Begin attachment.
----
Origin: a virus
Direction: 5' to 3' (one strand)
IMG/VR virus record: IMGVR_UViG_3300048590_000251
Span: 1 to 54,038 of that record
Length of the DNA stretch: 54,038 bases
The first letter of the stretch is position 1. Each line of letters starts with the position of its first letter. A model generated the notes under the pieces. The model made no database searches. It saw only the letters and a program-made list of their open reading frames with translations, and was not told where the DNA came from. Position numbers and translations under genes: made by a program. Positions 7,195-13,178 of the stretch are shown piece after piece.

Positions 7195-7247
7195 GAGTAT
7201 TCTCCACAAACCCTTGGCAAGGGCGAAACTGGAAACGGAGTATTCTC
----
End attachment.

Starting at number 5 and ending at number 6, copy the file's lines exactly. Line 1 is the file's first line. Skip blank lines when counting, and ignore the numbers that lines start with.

Length of the DNA stretch: 54,038 bases
The first letter of the stretch is position 1. Each line of letters starts with the position of its first letter. A model generated the notes under the pieces. The model made no database searches. It saw only the letters and a program-made list of their open reading frames with translations, and was not told where the DNA came from. Position numbers and translations under genes: made by a program. Positions 7,195-13,178 of the stretch are shown piece after piece.